My apologies for the long time without a blog entry – internet connections have been few and far between during the last two weeks!
This was a tough day’s walking, which started with me, groggy from lack of sleep, failing to take out cash in time from the machine in Wadebridge, and looking up from fastening my backpack just in time to see £50 being sucked back into the machine. The bank wasn’t open to sort it out so I cursed, sighed, and set off. That was shortly followed by negotiating a field full of large and vaguely hostile cows, then crossing the A39 in rush hour, then a short walk up another busy B-road, before escaping with a sigh of relief into a walk across fields, only to find the field full of crops with no marked path. A city girl’s dilemma – even I know it’s bad form to walk straight across a field full of growing wheat, but what to do when the field edges are three-foot deep in giant nettles?
Chapel Amble was very pretty and the lady at the tiny post office and stores in the centre of the village was very friendly. The footpaths into the village were completely overgrown with nettles and brambles so I opted for a cautious walk through some grazing fields, only to prompt a mini-stampede of nervous cows and sheep. The path from Chapel Amble went through a stream valley, and clearly hadn’t been walked by anyone in a long time – and as I made my way through the cow parsley, hundreds of tiny frogs, no bigger than my finger, jumped to the side so it looked like the ground itself was moving.
The paths didn’t get noticeably better all day – some of the footpaths used in the trail guide were completely overgrown with brambles and impassable, others were simply ankle-deep in muddy water, and most had lots of nettles and brambles. Whilst I didn’t want to spend too much time wandering round the roads at the mercy of tractors and cars, it would undoubtedly have been quicker in many places than taking the ‘short cut’ across country. Also, Cornish ponies must be talented mountain climbers, as some of the alleged bridleways were more a scramble than a saunter. On the other hand, it was a nice route through some very pretty villages, the strip maps were generally easy to follow, and it was a nice change to be walking inland, feeling the country change as I approached the coast.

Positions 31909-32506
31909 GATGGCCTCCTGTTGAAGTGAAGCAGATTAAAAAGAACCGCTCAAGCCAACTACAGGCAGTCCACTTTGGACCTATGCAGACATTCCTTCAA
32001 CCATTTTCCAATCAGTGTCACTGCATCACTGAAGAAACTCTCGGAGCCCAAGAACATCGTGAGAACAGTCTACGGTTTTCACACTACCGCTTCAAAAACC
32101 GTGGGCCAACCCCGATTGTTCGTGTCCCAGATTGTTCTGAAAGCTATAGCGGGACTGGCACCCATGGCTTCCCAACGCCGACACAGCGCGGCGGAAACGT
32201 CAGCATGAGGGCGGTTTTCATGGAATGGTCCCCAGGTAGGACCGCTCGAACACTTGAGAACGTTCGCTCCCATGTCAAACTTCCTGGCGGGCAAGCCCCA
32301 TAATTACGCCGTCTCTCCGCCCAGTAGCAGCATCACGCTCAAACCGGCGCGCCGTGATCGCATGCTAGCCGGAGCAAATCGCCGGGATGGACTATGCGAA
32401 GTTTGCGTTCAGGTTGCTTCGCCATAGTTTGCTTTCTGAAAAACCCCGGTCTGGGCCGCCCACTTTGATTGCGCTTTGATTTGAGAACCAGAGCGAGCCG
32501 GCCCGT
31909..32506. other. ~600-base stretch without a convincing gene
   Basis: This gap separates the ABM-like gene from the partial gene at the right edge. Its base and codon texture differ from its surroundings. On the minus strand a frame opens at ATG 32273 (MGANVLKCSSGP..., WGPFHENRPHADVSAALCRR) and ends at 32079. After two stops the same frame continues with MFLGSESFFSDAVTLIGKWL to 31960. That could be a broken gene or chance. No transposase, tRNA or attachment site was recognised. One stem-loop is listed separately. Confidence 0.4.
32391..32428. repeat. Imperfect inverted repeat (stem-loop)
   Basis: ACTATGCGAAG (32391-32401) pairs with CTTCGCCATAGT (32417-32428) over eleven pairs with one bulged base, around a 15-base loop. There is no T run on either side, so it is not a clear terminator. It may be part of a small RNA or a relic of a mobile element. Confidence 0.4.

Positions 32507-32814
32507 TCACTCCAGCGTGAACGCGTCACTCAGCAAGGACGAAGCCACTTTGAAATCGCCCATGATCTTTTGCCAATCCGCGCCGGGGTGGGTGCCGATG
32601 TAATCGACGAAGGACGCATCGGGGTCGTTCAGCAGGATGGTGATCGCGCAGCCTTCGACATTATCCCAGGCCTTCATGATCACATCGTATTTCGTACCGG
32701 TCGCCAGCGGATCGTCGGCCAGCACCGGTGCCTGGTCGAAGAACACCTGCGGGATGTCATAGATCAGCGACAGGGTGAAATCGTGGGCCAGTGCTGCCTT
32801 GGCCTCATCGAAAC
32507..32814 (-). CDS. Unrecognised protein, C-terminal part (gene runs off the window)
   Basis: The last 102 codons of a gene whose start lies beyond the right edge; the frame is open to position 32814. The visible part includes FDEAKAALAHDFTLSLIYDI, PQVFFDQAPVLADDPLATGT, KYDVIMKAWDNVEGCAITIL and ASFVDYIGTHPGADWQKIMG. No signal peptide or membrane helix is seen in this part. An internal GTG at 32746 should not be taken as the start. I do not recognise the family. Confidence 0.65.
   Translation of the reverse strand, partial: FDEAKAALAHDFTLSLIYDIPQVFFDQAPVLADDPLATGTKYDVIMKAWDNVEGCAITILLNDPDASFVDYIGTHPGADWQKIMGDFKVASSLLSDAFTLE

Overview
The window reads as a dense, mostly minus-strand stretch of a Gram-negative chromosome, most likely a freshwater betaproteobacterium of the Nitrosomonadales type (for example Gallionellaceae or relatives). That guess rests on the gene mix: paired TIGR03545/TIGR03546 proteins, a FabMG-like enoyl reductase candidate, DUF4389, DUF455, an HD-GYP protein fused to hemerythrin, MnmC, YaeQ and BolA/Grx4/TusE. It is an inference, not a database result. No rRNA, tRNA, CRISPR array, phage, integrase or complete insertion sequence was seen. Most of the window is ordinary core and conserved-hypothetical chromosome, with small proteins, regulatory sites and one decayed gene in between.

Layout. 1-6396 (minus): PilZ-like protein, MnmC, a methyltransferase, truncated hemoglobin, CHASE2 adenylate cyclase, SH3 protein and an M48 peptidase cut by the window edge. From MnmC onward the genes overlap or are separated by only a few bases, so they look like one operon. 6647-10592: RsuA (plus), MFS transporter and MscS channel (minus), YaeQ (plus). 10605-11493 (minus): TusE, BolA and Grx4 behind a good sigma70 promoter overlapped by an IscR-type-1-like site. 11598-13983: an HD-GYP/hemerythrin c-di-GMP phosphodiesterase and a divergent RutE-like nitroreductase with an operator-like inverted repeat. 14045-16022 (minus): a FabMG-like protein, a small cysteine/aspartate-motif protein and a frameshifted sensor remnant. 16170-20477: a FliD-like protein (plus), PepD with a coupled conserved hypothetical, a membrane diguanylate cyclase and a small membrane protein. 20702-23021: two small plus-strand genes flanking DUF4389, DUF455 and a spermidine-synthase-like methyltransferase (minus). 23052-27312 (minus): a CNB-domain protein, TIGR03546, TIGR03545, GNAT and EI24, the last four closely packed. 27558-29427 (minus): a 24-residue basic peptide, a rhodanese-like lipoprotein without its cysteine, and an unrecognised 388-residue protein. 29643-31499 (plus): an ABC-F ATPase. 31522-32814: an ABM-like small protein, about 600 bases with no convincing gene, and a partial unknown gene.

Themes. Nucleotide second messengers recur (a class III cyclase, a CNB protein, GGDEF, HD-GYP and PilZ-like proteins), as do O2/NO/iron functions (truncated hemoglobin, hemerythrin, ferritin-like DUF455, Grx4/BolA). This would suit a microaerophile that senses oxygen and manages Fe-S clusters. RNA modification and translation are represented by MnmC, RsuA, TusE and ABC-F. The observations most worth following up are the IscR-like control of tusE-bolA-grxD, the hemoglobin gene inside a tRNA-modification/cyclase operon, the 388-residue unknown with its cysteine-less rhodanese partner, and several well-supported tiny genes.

Port Isaac was very pretty, and I made it in time for an excellent coffee in the sunshine by the harbour, gazing at the day-trippers and feeling slightly smug, before heading up the steep hill out of town for the rest of the day back on the Coast Path. I was prepared for some tough walking on the stretch north from Port Isaac, but was unprepared for just how tough the repeated switchbacks were; foolishly, I had relied on the book’s confident statement that Jacket Point was the worst of these, with the result that the much steeper decsents before and into Port William nearly did me in. The stretch between Port Isaac and Port William was also very overgrown in places, with weeds and grasses almost up to my armpits, and it made for slow going – being allergic to grass pollen, it also made for very itchy legs and arms! I stopped for a much-needed cup of tea at Port William and watched the waves crashing on the rocks and a very bored lifeguard. By the time I got to Tintagel, it was nearly 6, and I decided to stop for the day.
Highlights: the tiny village post office and stores at Chapel Amble; cresting the ridge and smelling the sea on the descent across fields into Port Isaac; overtaking two very fit-looking walkers at the bottom of one of the switchbacks; the wonder-working power of a strong cup of tea; a series of stiles on the way into Tintagel which were so complicated and covered with warning signs they made me laugh; the church at Tintagel shining in the late afternoon sun.